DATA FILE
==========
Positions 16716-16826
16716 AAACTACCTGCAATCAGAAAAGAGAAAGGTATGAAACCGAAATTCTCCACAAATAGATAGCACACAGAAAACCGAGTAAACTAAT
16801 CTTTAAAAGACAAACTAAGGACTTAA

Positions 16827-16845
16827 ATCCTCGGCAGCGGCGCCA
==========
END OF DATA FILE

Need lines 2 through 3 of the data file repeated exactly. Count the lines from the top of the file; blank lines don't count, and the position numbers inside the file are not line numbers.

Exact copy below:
16716 AAACTACCTGCAATCAGAAAAGAGAAAGGTATGAAACCGAAATTCTCCACAAATAGATAGCACACAGAAAACCGAGTAAACTAAT
16801 CTTTAAAAGACAAACTAAGGACTTAA